During Pitti Uomo, Florence becomes the world capital of men’s fashion, showing the current and future trends, both in the streets and in the venues of the fair.
Four days of meetings and discussions that not only involve the productive and creative side of the industry, but also the cultural one, thanks to the events organized by the Fondazione Pitti Discovery.
The fashion designer Nino Cerruti, emblem of the Italian men’s style worldwide since the 1960s, was the undisputed protagonist of this edition.
The Italian writer and fashion critic Angelo Flaccavento outlined a very intimate portrait of Mr. Cerruti in a terrific exhibition called “il Signor Nino“, showing his eclectic stye through the main outfits coming from his own personal wardrobe, and from which the visitors are invited to draw inspiration.
Too bad that the exhibition has already ended!
The exhibition was hosted in the Museo Marino Marini, a particular venue that surely added a certain sacred aura to the elegance of a man who designed men’s clothing for almost fifty years. In fact, not everybody knows that the museum dedicated to the Italian modernist sculptor Marino Marini, actually was an ancient church; and this context where the sacred meets the nudes by Marini, seems to give an added value to the peculiarity of Cerruti’s personal style. Section by section, the exhibition becomes an aesthetic and behavioral paradigm among the endless choices offered by the contemporary fashion; it’s a perfect wardrobe made of episodes of life, thoughts, ideas and reflections that look like a (spiritual?) guidance to today’s gentlemen.
Il Signor Nino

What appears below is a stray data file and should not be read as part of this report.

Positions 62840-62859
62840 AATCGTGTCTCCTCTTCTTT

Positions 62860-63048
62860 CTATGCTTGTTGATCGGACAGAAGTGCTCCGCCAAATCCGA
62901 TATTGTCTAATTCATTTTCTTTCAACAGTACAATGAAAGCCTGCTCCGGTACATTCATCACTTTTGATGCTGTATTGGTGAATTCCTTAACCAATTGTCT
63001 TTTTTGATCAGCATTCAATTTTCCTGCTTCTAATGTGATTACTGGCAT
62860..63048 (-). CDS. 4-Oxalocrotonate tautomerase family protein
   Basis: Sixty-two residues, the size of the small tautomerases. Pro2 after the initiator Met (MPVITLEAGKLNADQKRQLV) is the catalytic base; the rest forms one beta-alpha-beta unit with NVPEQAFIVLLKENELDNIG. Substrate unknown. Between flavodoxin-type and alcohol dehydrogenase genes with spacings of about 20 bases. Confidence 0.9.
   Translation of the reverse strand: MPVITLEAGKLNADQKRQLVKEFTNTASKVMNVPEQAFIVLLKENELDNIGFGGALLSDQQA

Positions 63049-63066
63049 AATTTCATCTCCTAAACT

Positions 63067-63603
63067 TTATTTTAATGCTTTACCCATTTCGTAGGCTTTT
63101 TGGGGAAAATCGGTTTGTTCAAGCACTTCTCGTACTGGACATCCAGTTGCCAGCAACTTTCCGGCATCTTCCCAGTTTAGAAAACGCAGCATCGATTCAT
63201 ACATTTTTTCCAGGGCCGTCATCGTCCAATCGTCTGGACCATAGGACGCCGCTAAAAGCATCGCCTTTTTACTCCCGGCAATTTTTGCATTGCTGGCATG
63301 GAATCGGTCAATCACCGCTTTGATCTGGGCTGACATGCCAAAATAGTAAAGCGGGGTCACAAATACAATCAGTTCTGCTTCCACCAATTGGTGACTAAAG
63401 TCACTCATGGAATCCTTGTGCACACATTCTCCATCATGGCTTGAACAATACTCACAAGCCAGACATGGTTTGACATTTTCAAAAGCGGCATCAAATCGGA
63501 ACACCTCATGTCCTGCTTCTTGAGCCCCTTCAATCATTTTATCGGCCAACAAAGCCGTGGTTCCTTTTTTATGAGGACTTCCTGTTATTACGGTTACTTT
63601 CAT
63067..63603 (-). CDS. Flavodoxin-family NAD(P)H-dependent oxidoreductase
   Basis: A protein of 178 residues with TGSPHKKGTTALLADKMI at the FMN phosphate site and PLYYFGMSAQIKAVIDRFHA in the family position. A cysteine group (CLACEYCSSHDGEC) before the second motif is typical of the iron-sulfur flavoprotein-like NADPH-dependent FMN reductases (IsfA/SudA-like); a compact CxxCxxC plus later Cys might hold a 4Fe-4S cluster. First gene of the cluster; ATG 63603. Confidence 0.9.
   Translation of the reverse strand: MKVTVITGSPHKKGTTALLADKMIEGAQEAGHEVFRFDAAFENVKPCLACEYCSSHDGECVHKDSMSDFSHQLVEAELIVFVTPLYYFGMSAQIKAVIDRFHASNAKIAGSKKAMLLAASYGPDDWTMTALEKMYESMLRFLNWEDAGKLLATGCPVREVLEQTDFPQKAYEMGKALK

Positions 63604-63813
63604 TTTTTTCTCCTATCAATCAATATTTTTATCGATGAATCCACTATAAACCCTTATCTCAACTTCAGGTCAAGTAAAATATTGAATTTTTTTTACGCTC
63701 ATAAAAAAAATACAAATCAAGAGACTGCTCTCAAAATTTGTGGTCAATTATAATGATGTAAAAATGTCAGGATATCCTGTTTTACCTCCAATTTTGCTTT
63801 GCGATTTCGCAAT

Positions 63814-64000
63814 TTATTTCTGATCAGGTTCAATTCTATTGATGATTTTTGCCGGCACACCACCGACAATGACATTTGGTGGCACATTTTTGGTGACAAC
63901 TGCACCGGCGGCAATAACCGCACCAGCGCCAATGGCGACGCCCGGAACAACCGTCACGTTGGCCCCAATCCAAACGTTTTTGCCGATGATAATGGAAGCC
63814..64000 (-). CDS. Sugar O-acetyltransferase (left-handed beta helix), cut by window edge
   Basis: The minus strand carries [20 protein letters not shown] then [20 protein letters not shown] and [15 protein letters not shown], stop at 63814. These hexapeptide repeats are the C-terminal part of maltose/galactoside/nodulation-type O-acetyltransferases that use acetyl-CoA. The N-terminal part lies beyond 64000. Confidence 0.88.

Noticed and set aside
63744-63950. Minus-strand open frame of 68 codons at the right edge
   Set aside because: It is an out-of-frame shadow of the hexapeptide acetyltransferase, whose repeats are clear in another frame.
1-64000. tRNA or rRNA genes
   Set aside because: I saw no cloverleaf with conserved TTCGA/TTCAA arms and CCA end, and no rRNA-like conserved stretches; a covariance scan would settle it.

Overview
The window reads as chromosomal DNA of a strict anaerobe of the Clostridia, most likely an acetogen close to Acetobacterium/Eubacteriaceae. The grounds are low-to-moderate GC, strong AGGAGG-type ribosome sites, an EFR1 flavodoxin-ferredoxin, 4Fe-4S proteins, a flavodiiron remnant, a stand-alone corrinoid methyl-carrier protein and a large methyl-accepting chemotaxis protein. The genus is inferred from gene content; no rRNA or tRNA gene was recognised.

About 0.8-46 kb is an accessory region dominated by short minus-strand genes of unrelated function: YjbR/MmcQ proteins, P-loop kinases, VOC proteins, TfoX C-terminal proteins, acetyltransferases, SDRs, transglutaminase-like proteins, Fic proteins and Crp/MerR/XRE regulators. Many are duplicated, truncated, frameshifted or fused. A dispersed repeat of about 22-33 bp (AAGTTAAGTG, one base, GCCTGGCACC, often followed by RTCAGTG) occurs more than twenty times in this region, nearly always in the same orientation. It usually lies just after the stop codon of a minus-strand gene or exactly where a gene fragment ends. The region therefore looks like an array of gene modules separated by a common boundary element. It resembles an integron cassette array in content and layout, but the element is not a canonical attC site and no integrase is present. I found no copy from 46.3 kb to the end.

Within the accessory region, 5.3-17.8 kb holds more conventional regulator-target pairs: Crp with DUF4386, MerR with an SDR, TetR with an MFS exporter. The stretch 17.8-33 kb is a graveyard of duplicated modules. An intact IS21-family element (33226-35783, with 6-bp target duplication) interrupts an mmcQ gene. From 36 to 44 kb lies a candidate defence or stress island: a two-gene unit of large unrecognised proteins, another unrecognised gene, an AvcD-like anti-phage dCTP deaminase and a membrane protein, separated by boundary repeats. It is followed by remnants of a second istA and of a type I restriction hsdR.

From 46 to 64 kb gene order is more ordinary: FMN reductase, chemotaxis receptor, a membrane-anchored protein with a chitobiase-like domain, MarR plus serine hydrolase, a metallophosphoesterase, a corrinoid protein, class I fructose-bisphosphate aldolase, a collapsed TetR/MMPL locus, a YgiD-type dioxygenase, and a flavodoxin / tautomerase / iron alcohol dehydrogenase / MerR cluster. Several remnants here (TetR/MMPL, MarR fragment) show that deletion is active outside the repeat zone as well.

The basic stages of Cerruti’s style are told through archival documents, drawings, photographs and a selection of clothes from the huge personal wardrobe housed in the headquarters, with items ranging from the 1950s to today. The visitor is driven in the delicate historical transition from the traditional tailoring to the industrial process, through the experience of Cerruti himself who held the double role of textile entrepreneur and fashion designer. For example, in a video interview by Flaccavento, Cerruti explains not only his good relationship with tailors, started thanks to his brother-in-law who took him to make the first bespoke suit; but also his modus operandi for the commercial collections, according to which he must put on all the first prototypes for testing the fit.
The exhibition “Il Signor Nino” is focused on the history of Nino Cerruti, but like for a fashion collection in which the creative director lays bare with his ideas, even the curator Angelo Flaccavento does it, revealing a boundless admiration for the character of his research. In fact, looking at the street style photos portraying him during fashion weeks worldwide, there is a special attention in the choice of garments, far away from the latest trends of the catwalks, and very near to the sensitivity of Cerruti, especially for the soft suits with straight pants.
Too bad that the exhibition dedicated to the style of such an important character for the Italian fashion lasted for less than a month -actually 3 weeks-, the same time of a fashion trend in the contemporary era; but despite that, we also know that “Fashion passes, style remains.”
Alessandro Masetti – The Fashion Commentator
Photo credits: www.guaizine.com